As you learn about your child’s triggers, you can be prepared with both preventative measures and reactive solutions.
Keep snacks on hand, favorite toys as distractions, milk, pacifiers, baby carriers… whipping out the boob. You get the idea.
The quicker you can distract or comfort them, the sooner they will move on.
9. Retreat to a Private Location
For older toddlers and children, distractions may not be enough to calm them.
You may need to remove them from the environment if the emotional escalation is unsafe or bothering other people.
Retreating a private location like a bathroom, isolated corner, or just stepping outside can be helpful for both of you.
It gives you a few moments to compose yourself if you feel your emotions rising and also helps your child learn about consideration for others, as well as the self-management of emotions.
Children will often lash out for attention as well.
So, moving away from the crowds also reduces their audience and helps them to learn that a public tantrum will not help them get their way.
10. Talk It Out
After your child has calmed down, it is productive to discuss what happened.
The older and more responsive your child is the more effective this will be. But even if they are not yet talking, it can still be very helpful for their communication skills.
Oftentimes, children can feel like their parent is a dictator, not allowing them to have their own feelings and opinions on things.
They can feel like the only way to get you to listen is through a tantrum.
Talking things through shows them that you want to listen to their emotions and opinions, but not while they are screaming and crying.
It allows them to better understand their feelings and put those feelings into words.
This also gives you an opportunity to explain your reasoning behind any consequences you gave, talk them through their feelings, and to display unconditional love through forgiveness.
Remember that this should not be an argument. It is helpful to keep the tone friendly and supportive. Sometimes just asking, “Can you tell me why you were upset?” is all you need.
Preventative Measures to Avoid Tantrums
While you won’t be able to avoid every tantrum, there are some preventative measures you can take to head off most of them.
Reinforce Positive Behavior
With frequent tantrums, you and your child may start to feel like you are nagging.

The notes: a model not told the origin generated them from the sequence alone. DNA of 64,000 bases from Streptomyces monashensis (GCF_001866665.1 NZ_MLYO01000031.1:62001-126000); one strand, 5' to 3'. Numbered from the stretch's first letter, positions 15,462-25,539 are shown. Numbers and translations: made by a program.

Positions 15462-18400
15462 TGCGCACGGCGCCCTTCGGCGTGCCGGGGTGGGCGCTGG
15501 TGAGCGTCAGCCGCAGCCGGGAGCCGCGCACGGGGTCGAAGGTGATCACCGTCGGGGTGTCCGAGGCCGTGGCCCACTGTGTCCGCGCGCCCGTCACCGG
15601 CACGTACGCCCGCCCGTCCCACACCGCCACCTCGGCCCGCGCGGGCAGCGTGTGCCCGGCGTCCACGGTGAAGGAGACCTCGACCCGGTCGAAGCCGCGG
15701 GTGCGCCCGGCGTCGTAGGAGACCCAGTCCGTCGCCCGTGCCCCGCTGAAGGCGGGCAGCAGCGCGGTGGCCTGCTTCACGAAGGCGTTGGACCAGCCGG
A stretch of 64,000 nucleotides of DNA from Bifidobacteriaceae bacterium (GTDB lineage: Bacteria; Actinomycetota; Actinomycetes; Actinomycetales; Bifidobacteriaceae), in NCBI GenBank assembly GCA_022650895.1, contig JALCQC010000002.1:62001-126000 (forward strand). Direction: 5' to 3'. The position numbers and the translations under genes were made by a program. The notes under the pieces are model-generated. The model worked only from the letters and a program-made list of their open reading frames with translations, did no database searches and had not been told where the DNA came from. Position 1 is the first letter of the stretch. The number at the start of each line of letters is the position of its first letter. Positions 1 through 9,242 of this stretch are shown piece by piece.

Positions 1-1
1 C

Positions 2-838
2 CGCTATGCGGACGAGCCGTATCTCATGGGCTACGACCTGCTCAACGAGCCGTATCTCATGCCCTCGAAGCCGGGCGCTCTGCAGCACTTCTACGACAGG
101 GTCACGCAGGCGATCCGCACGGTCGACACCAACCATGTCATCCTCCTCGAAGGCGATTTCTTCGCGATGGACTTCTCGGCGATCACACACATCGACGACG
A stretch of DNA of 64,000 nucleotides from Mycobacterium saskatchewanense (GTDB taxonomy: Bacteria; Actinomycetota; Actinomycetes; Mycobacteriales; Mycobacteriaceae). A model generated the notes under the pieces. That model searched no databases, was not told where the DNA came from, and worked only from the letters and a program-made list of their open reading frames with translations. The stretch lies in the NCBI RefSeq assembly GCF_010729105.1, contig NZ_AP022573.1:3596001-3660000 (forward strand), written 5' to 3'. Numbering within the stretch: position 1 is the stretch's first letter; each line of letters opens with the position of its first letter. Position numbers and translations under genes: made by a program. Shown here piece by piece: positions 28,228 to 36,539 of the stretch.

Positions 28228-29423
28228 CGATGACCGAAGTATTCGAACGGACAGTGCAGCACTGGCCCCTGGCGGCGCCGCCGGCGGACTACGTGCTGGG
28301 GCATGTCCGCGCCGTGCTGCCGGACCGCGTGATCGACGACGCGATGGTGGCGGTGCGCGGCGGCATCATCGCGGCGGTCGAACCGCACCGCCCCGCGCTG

They may start to feel discouraged – like they can’t do anything right – which could lead to more negative behavior.
To balance out the correction, be sure to praise them for good behavior. Focus on giving positive attention.
You may be surprised to find that your child doesn’t act up as much as you think when you don’t just focus on what they do wrong.
Offer Simple Choices
When your child is developing their independence, they will want to start making decisions for themselves.
However, if you let them have full control over their decisions, things will start to spin out.
For those children who like to have some semblance of control, offer simple choices rather than open-ended decisions.
For instance, instead of letting them choose anything they want to eat, give them a choice between two things you want for them so they still feel like they have a say.
It’s no wonder children learn the word “no” at such a young age; they hear it so often from their parents.
You want to keep your child healthy and safe, but constantly saying no is frustrating for them and exhausting for you.
Instead of repeating “no” a thousand times per day, just remove temptation.
This means hiding anything that your child is drawn to that they are not supposed to have. Out of sight, out of mind.
Choose Your Battles
Every parent wants their child to be perfect. We correct and restraint in order to keep them healthy and safe, and we strive to stop any negative aspects of behavior before they even start.
This can cause you to nitpick at everything, placing everything at the same level. You are as strict about sitting still at the table as you are about not walking out into the street alone.
Sometimes, you just need to pick your battles. Decide what’s most important in the long run and let the other stuff go.
Know Their Limits
No one knows your child better than you do. This means you know their schedule when they get hungry and tired, and you know their limits.
This is very important to keep in mind as you notice early cues of a possible tantrum and make plans for your day.
You shouldn’t plan a trip to the supermarket if you know it’s going to be close to nap time.
What the Experts Say:
Tantrums are just part of growing up. You will be dealing with them for a few years, and despite the challenges they present, they are just part of the road towards an emotionally mature child.
When you decode the meltdown, it all comes down to the fact that your child is trying to tell you something.
They just don’t know how to communicate effectively.
Self-control and discipline can be learned by both parent and child with intentional practice and restraint.
The goal is to help them grow and be the example they need while navigating this complicated path.